The conversation amplified again after investigative journalist and author Jon Krakauer announced his April 21 release date for his newest book: “Missoula: Rape and the Justice System in a College Town.”

The book looks at the issue of rape on college campuses through the stories of multiple UM women who have experienced sexual assault, according to Krakauer's website.


Self-Defense on Campus

Over the past few years, students have organized self-defense classes in response to the issue, with varying levels of success.

Last semester, a group of residence assistants organized a “Safety and Self-Defense” workshop. They hung posters around the halls with a picture of a woman kicking next to the words, “How not to be a target! Basic self-defense skills.” Director of Residence Life Sandy Schoonover was restricted from releasing the names of the RAs for comment.

As a woman and student living in the residence halls, social work major Beth Glueckert found the signs offensive.

“In a perfect world, we wouldn't have to take self-defense classes. In a perfect world, I wouldn't have to worry about walking down the street,” Glueckert said. "But just saying that, ‘As a woman, I'm a target,’ and putting a woman on that poster, I just have a problem with it."


 Gracie Ryan / Montana Kaimin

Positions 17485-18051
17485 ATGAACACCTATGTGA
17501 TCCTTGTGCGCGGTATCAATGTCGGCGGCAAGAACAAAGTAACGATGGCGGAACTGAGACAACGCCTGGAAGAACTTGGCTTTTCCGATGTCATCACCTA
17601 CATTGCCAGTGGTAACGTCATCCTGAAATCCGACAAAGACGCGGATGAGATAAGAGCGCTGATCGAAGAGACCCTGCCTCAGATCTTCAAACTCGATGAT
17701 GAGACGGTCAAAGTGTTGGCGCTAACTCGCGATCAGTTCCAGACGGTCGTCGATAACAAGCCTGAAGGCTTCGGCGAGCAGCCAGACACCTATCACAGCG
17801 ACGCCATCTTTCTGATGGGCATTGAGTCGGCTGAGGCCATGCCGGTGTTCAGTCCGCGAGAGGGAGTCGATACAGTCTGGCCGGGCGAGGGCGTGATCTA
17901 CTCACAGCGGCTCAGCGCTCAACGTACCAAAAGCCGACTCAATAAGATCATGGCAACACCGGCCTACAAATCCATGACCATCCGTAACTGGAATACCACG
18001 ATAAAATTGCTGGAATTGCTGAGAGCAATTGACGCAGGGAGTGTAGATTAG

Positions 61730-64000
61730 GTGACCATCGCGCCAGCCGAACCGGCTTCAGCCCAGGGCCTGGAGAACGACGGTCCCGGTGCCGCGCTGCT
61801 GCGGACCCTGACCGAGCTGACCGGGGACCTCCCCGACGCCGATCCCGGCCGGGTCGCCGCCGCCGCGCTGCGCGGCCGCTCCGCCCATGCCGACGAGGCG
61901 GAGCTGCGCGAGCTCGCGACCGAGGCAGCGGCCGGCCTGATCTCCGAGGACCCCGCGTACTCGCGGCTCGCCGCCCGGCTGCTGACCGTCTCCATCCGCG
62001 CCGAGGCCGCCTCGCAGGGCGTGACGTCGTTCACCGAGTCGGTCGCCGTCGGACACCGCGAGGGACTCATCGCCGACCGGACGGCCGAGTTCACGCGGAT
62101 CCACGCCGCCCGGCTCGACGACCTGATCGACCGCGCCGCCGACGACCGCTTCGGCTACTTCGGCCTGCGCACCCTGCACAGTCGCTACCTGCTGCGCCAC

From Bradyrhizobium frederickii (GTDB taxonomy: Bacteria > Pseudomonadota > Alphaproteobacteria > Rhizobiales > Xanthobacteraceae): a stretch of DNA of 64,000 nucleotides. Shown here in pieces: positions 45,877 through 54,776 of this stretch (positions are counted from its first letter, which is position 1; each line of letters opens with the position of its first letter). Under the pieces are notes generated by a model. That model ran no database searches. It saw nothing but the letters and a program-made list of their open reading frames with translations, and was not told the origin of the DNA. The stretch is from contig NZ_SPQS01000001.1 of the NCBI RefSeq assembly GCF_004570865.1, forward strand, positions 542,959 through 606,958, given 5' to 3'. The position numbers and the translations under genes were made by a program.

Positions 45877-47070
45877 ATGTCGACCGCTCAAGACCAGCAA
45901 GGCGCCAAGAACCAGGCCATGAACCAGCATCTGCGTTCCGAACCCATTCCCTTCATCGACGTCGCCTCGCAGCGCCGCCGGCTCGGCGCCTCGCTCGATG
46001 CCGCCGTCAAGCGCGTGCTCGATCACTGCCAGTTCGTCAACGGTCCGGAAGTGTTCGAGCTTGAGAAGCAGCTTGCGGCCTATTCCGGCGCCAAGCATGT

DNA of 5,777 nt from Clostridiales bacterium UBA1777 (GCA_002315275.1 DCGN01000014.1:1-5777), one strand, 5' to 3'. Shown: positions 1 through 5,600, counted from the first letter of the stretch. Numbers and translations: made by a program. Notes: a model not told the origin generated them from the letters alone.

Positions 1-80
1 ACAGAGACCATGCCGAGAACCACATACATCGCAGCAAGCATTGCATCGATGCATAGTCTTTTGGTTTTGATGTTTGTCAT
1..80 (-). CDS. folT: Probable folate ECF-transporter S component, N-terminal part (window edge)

When Ardiana was in fifth grade, the boys in her class called her 'steroid woman' because of how often she trained.


 

Her experience at the training wasn’t much better. Glueckert, five feet tall, felt that her height made a lot of techniques difficult, especially when paired with the instructor, a former UM Police Department officer. One required Glueckert to lay on her back, arms over head, while the officer pinned down her biceps with his knees. He told her to try to push him off using her arms, but she wasn’t strong enough. He told her to try to kick the back of his head with her foot, but she couldn’t reach. Glueckert said there were about 15 people at the class, a few of who were also short and struggled with the moves.

In November, Glueckert attended another self-defense class that focused on the benefits of bystander intervention and taught practical self-defense skills. Glueckert felt more comfortable at the second class — there were no RAs, and the instructor was a student — not an officer. The self-defense portion focused on standing attacks that people of any size could do, like locking a leg around an attacker to trip them.

Community health major Rachael Schmoker organized the event and prefaced the class with a 30-minute discussion about bystander intervention.

Although Schmoker believes learning self-defense can be empowering, she worries about the implication that people are more likely to be attacked by a stranger hiding in the bushes than they are by someone they know. According to a study by the Department of Justice, 82 percent of sexual assaults happen with an acquaintance. Many of these acquaintance-based rapes involve alcohol, Schmoker said, and many people don’t realize alcohol is the number one date rape drug. Alcohol can make it hard for people to defend themselves against an attack, she said, and they’re even less likely to do so if the attacker is a friend.